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Leading with grit and grace: 3 women patient advocates on how to ensure patient advocacy success

J.P. Carroll
J.P. Carroll
March 26, 2021

While the health care and biotech community has largely focused on COVID-19 over the past year, the pandemic’s disproportionate impact on patients living with other diseases has highlighted the importance of continued investment in developing innovative medicines—especially for diseases like cancer and hard-to-treat rare diseases. In addition, COVID-19 has accelerated patient-centered practices that will be useful in developing new cures in the future—such as the decentralization of clinical trials, as just one example.

What’s the key to accelerating cures and ensuring patients are at the heart of the biotech industry’s work? Patient advocates.

In honor of Women’s History Month, BIO hosted a virtual event exclusively for the patient advocacy community featuring three inspiring women who founded and developed patient advocacy organizations:

They shared some words of wisdom about their inspirational journeys developing patient advocacy organizations that everyone in the sector—from patient advocates to the biopharmaceutical C-suite—can take with us as we move into the post-COVID world and continue our work to develop new breakthroughs.

Here are 4 takeaways for the industry and patient advocates to know.

1. “Where a woman lives shouldn’t determine whether she lives.”

That’s what the late Susan G. Komen told her sister, Ambassador Nancy Brinker, while being treated for breast cancer.

As she neared the end of her life—cut short at age 36 from the disease—Komen asked her sister to promise that they would find a cure for breast cancer. Since then, the Susan G. Komen Foundation has raised billions for breast cancer research, education, and screening.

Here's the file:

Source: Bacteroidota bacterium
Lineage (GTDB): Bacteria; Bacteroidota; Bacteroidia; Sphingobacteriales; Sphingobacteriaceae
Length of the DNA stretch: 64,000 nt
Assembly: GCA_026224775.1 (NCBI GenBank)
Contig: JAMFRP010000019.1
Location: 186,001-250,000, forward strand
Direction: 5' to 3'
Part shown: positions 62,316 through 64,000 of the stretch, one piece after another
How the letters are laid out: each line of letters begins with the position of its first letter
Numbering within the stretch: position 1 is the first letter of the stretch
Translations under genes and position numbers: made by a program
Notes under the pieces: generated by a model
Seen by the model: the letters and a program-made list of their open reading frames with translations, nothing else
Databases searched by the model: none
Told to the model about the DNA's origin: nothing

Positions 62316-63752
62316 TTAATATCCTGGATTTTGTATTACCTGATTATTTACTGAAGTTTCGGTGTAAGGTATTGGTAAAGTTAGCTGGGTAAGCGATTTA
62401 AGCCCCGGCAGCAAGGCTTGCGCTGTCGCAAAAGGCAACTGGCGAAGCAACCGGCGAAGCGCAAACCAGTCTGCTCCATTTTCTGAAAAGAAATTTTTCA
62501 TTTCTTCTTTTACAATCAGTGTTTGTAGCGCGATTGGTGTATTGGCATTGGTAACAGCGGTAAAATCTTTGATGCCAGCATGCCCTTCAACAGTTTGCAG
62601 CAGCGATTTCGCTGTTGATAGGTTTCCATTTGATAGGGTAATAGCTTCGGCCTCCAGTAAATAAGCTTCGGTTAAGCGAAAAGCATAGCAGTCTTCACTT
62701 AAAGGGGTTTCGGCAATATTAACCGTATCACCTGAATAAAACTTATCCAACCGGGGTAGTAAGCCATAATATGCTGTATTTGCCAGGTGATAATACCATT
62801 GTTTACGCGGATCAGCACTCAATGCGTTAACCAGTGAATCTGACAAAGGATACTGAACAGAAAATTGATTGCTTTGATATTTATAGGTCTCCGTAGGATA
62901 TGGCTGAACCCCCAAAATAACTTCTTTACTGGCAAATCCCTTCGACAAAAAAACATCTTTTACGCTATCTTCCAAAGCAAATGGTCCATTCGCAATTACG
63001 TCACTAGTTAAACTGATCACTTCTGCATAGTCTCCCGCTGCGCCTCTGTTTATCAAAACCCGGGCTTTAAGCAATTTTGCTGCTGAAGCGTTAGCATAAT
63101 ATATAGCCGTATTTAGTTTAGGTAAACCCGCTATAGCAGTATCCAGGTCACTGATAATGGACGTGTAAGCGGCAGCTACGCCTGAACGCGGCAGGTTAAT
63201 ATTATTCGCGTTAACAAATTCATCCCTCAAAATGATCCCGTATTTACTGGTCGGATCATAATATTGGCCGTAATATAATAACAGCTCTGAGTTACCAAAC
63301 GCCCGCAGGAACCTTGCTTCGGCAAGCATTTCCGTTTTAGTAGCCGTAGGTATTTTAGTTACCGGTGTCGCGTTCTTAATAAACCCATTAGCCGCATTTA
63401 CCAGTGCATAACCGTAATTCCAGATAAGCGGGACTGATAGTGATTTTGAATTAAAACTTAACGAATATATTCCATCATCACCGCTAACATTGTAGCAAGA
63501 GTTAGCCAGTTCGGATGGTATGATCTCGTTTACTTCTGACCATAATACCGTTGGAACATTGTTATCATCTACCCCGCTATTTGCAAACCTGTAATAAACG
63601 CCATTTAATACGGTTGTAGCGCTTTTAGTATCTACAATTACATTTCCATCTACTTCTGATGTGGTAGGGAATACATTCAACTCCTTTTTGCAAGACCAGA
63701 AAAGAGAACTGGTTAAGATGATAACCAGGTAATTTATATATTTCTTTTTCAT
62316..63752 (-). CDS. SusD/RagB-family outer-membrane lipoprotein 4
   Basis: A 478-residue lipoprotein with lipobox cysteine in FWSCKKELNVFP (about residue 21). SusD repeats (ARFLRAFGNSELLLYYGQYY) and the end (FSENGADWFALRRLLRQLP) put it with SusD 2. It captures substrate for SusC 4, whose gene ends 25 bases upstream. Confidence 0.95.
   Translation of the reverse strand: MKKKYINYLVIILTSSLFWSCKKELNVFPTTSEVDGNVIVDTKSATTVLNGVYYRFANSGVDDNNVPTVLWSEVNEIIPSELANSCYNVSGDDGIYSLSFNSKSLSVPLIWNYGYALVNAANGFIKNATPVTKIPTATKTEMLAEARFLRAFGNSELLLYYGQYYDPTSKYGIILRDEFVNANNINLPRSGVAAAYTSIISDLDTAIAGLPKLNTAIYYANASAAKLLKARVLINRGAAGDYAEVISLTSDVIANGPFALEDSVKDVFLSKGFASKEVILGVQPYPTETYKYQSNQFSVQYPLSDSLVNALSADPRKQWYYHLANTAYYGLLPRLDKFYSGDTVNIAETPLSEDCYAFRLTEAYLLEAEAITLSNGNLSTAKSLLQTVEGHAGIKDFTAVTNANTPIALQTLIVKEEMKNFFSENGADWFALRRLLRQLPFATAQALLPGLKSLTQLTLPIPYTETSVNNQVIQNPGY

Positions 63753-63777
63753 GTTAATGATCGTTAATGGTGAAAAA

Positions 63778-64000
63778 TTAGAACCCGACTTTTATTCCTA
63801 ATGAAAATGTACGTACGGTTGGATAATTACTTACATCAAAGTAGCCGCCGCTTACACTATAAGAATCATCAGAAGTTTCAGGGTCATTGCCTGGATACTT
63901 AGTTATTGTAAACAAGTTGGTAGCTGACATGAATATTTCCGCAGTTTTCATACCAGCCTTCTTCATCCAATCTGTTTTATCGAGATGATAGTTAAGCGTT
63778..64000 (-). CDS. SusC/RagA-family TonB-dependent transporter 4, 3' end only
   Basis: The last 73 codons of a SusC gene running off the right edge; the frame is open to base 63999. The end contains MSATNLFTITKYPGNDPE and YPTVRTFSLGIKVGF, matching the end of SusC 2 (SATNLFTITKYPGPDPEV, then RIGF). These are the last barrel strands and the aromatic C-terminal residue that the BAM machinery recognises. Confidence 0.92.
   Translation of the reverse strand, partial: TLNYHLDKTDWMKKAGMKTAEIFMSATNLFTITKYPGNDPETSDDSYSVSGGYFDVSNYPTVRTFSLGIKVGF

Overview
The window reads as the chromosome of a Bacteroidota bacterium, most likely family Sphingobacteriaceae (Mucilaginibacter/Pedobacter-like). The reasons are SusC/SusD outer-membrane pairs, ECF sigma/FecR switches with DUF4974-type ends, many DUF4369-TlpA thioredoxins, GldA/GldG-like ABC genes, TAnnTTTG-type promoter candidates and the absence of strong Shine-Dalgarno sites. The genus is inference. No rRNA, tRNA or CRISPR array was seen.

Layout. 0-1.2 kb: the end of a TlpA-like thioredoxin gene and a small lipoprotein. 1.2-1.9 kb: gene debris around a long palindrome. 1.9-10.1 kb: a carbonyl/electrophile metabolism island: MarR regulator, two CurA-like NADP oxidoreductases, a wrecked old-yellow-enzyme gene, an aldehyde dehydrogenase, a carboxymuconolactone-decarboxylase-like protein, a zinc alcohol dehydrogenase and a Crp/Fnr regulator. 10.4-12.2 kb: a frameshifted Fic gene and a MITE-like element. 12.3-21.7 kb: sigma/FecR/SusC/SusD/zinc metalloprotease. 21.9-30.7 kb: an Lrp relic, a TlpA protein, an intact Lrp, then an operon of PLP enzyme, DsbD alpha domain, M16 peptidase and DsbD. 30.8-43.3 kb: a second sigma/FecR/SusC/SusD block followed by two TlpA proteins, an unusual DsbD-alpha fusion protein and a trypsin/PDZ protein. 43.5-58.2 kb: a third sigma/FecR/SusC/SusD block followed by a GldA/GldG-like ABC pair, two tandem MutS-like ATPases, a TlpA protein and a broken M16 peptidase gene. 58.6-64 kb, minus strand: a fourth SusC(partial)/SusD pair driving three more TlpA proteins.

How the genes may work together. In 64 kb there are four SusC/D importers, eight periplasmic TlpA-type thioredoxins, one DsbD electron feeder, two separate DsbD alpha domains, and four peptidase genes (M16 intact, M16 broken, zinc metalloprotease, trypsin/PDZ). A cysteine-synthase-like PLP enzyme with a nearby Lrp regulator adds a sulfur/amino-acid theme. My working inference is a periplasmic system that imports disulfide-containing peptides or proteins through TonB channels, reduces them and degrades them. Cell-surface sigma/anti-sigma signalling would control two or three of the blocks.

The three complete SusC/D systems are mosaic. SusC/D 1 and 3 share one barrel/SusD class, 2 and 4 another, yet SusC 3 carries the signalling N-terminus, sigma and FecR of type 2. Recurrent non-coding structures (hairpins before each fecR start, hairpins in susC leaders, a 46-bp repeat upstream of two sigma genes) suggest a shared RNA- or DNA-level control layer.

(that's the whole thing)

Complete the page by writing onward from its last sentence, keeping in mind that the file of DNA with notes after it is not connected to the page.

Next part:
2. Health care disparities “are growing and continuing to grow,” said Ambassador Brinker. Unfortunately, “for so many women, the diagnosis comes too late.”

Ambassador Brinker continues to work to bridge the gap caused by these disparities as the co-founder of The Promise Fund of Florida, to reduce the number of deaths due to late-stage breast and cervical cancer in Florida.

3. Have a clear mission. The National Alliance for Caregiving’s Gail Hunt offered advice for fledgling patient advocacy organizations. Make decisions “up front” about who you’re trying to reach. Ultimately, founders must “take the long view” when starting a patient advocacy organization and think about how its mission will be perceived in the future, keeping in mind that progress will happen in “incremental steps.”

4. Professionalize and seek opportunities to collaborate with existing organizations with similar goals. New, volunteer-led organizations should “professionalize” so donors know who is responsible for their dollars, said Virginia Ladd, who was diagnosed with Lupus at 23 and founded the American Autoimmune and Related Diseases Association (AARDA).

Most importantly, there was a resounding theme among panelists to never give up on your passion to help patients. This is important today now more than ever as the long-term effects of COVID-19 are not known, and it is likely that at this very moment, organizations are forming that will help COVID-19 survivors for many years to come. Keeping these tips in mind can ensure they are successful in their work on behalf of patients.